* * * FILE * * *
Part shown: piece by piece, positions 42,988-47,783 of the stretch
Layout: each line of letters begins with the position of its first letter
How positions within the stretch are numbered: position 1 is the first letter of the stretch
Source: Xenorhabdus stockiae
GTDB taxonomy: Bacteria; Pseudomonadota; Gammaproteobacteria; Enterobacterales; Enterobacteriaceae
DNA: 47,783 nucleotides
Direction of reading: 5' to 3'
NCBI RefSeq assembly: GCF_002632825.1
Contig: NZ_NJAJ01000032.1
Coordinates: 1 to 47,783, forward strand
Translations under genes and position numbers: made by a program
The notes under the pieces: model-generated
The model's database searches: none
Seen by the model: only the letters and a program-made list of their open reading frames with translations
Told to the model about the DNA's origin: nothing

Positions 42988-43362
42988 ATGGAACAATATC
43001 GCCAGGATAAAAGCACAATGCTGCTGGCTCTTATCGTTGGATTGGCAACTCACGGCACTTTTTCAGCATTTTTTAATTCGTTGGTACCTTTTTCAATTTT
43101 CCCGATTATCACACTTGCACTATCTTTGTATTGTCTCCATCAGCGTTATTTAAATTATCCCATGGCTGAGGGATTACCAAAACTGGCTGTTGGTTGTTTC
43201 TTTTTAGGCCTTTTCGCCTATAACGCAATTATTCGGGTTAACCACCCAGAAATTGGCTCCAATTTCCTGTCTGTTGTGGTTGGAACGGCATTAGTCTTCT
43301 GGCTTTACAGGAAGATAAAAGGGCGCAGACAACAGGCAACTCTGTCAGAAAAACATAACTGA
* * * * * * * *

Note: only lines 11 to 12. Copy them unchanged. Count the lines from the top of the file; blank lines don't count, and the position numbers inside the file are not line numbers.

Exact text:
Translations under genes and position numbers: made by a program
The notes under the pieces: model-generated